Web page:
All About Fractions (Part 1)

Posted by Tiara Swinson on February 13, 2018

If you were to ask your 5th grader "What's scarier: the bogeyman or fractions?", chances are, they would choose the latter. Fractions are scary: they are an entirely new concept and they can be very difficult to understand, initially.

Fractions are like the troll in front of the bridge; the dragon guarding the castle. They are a difficult ordeal -- but they must be overcome. And truth be told, fractions are quite easy to overcome... we just need to start at the beginning! 

What Are Fractions?

Fractions are just breaking something whole into smaller, equal parts. From a quarter tank of gas to half a pie of pizza, there are real world examples all around you. So try and start by bringing this 'real-world' awareness to your child, and then build from there.

The Parts of a Fraction

The bottom number of a fraction is called the denominator. The denominator tells us how many parts the whole is divided into! (For example, if we have a pizza-pie with 8 slices, the denominator of our fraction would be 8)

The top part of the fraction is is called the numerator. The numerator tells us how many parts of the whole we have! (For example, if I am really hungry and take 5 slices from the pizza pie, the numerator would be 5).

Fractions 1.png

See? Easy as pie :)

Adding & Subtracting Fractions

The first and most important step is having a common denominator.
"BUT WHY DO WE HAVE TO HAVE A COMMON DENOMINATOR! WHY CAN'T I JUST ADD 3/4 + 2/3??"

Don't let this question frustrate you -- it's completely valid! Why do we need a common denominator? When we add 'normal' numbers we don't have to worry about a common denominator...

Well think of it this way: a different denominator means a completely different type of a fraction:

'one-fourth' is different from 'one-third' in the same way 1 apple is different from 1 orange!

So in the same way, you can't add 2 oranges to 3 apples and say you have 5 orapples, you just can't add 3/4 to 2/3 -- they're two completely different things!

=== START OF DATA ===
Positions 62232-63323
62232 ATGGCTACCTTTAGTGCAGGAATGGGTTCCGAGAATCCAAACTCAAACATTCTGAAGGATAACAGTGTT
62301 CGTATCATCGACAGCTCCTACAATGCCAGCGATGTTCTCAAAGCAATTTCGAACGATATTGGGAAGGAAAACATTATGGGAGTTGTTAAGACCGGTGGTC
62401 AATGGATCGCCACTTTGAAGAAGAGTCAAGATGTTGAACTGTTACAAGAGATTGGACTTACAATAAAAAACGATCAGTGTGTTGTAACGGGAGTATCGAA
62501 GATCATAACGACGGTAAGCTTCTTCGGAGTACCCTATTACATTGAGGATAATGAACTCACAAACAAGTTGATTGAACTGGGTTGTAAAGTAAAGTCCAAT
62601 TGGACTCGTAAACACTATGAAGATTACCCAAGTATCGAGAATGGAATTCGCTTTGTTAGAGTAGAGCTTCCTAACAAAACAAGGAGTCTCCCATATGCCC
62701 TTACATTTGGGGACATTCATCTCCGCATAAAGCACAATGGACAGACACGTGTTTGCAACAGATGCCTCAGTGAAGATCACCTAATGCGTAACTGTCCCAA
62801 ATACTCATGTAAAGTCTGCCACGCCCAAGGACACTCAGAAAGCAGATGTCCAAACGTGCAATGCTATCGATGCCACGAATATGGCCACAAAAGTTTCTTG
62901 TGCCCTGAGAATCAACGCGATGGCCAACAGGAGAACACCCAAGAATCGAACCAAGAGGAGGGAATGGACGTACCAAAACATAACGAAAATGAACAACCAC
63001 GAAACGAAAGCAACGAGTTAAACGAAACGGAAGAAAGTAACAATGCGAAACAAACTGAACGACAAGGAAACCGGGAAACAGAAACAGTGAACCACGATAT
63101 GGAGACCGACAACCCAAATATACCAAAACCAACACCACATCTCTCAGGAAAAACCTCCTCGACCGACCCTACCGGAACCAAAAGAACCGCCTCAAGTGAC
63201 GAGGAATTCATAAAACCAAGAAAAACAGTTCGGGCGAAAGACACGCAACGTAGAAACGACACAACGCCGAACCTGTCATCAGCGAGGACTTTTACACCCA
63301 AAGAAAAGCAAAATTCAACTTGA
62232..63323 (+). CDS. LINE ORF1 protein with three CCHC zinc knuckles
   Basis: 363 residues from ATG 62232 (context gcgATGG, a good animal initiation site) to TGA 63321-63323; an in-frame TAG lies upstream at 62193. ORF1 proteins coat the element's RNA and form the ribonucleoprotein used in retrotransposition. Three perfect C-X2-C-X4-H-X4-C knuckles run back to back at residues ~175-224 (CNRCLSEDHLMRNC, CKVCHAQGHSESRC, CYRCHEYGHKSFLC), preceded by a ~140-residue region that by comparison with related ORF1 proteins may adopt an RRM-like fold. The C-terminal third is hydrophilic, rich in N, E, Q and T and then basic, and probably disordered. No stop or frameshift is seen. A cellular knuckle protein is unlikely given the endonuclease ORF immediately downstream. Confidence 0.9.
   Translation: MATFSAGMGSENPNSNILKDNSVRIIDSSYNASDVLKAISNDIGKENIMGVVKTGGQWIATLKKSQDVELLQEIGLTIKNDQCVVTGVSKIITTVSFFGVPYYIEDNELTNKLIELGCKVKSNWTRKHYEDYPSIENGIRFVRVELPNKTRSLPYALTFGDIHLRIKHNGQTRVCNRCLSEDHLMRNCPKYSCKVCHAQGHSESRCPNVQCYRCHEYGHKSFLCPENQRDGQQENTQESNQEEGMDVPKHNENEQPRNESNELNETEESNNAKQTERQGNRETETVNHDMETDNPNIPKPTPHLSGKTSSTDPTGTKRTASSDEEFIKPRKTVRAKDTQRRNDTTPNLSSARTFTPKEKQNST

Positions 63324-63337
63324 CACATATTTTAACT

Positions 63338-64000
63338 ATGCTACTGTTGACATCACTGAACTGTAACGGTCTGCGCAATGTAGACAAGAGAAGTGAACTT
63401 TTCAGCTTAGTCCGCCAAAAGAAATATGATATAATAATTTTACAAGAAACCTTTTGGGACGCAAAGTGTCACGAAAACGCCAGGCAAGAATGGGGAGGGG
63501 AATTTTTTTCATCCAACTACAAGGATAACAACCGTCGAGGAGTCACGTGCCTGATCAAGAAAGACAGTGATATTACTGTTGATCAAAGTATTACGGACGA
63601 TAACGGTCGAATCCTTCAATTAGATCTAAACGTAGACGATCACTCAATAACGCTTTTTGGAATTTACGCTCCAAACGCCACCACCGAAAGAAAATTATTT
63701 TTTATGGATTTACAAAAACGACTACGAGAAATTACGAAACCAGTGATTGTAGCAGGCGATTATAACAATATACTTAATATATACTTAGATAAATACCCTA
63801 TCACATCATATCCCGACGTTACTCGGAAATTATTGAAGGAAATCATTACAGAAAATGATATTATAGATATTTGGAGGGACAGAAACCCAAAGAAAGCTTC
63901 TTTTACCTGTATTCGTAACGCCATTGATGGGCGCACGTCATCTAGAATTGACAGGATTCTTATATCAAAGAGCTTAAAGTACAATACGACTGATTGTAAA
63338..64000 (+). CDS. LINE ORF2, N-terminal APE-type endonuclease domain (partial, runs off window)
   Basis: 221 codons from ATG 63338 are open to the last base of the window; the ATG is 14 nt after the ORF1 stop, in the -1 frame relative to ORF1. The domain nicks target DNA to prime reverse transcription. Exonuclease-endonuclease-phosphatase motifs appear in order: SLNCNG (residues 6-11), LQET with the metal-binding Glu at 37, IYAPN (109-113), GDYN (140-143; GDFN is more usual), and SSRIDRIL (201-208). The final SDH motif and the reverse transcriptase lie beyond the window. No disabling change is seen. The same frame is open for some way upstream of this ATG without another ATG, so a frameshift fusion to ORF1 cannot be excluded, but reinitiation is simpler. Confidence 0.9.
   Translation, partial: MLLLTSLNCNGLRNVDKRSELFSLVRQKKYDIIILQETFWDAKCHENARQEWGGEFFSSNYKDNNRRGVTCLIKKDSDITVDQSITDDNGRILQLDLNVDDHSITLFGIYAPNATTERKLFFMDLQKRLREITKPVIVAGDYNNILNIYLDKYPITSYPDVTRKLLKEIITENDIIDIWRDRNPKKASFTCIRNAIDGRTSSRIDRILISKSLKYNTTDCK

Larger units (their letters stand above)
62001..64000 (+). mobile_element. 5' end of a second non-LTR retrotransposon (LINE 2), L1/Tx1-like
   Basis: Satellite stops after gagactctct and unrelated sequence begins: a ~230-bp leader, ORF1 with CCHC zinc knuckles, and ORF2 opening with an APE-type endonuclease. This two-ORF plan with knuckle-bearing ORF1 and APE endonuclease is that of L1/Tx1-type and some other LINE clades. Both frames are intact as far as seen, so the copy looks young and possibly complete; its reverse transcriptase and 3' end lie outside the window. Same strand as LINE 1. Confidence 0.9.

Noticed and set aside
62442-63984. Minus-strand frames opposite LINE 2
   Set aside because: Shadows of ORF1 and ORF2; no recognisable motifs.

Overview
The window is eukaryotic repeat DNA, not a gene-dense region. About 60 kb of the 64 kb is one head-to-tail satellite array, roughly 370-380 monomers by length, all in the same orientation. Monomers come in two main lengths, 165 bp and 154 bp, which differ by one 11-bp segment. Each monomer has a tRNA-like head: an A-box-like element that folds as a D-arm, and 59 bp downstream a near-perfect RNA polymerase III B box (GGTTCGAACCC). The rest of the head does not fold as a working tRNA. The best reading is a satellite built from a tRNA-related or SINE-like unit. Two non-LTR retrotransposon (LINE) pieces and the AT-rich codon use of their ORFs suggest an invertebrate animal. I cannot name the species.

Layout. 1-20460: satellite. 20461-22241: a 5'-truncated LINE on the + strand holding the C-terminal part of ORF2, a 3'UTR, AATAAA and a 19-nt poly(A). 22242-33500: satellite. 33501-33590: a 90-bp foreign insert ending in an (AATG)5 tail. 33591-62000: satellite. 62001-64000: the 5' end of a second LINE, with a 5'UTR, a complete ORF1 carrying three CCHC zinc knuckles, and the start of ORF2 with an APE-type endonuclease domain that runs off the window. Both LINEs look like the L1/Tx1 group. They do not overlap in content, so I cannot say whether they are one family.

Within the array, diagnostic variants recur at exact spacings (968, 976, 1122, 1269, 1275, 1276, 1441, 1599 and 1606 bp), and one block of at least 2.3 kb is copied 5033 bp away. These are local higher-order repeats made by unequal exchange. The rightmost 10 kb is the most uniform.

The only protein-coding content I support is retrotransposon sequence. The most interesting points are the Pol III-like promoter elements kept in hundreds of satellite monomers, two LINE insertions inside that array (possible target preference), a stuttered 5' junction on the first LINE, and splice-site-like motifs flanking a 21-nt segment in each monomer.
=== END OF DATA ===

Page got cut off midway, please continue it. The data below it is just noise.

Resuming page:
Remind your kid, just like you make sure you're only counting apples when asked to add apples, make sure you have a common denominator. (Yes, they'll complain -- but maybe one day they'll stop... probably when they're teaching their own kids!)

  1. Make sure the bottom numbers (the denominators) are the same.
  2. Add or subtract the top numbers (the numerators), put that answer over the denominator.
  3. Simplify the fraction (if possible)

Multiplying Fractions

When compared to adding or subtracting fractions, multiplying fractions really is easy as pie!multiplying fractions

Dividing Fractions

Dividing fractions can seem daunting, but it's quite easy to do, if you remember the trick: Keep, Change, Flip!

  1. Keep the first fraction the same
  2. Change the division sign to a multiplication sign
  3. Flip the last fraction
  4. Multiply, and you're done!

Keep-Change-Flip

Overwhelmed? Don't worry, fractions are a scary monster for any kid (or anyone who has to teach them fractions, for that matter). Here at Math Genie, we've made it our job to break down such complex problems into simple concepts. We want your child to understand not only how to do something, but also why they are even doing it. Why? Well, it's scientifically proven! When we understand why, we remember it better!

Come try a free class and see if we can help your child slay the fractions monster by understanding all the tricks and spells they have in that wonderful little brain of theirs!

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Topics: Common Core, Math, Math Genie, Child Education, Math Skills, Math Tools, Math Tutoring, Core Learning, Parenting Tips, Second Grade, First Grade, Fun Math, Third Grade, Fourth Grade, Fifth Grade, Math Anxiety, Advanced Learning, Fractions, addition, 2019, what works in 2020, subtraction, multiplication, division

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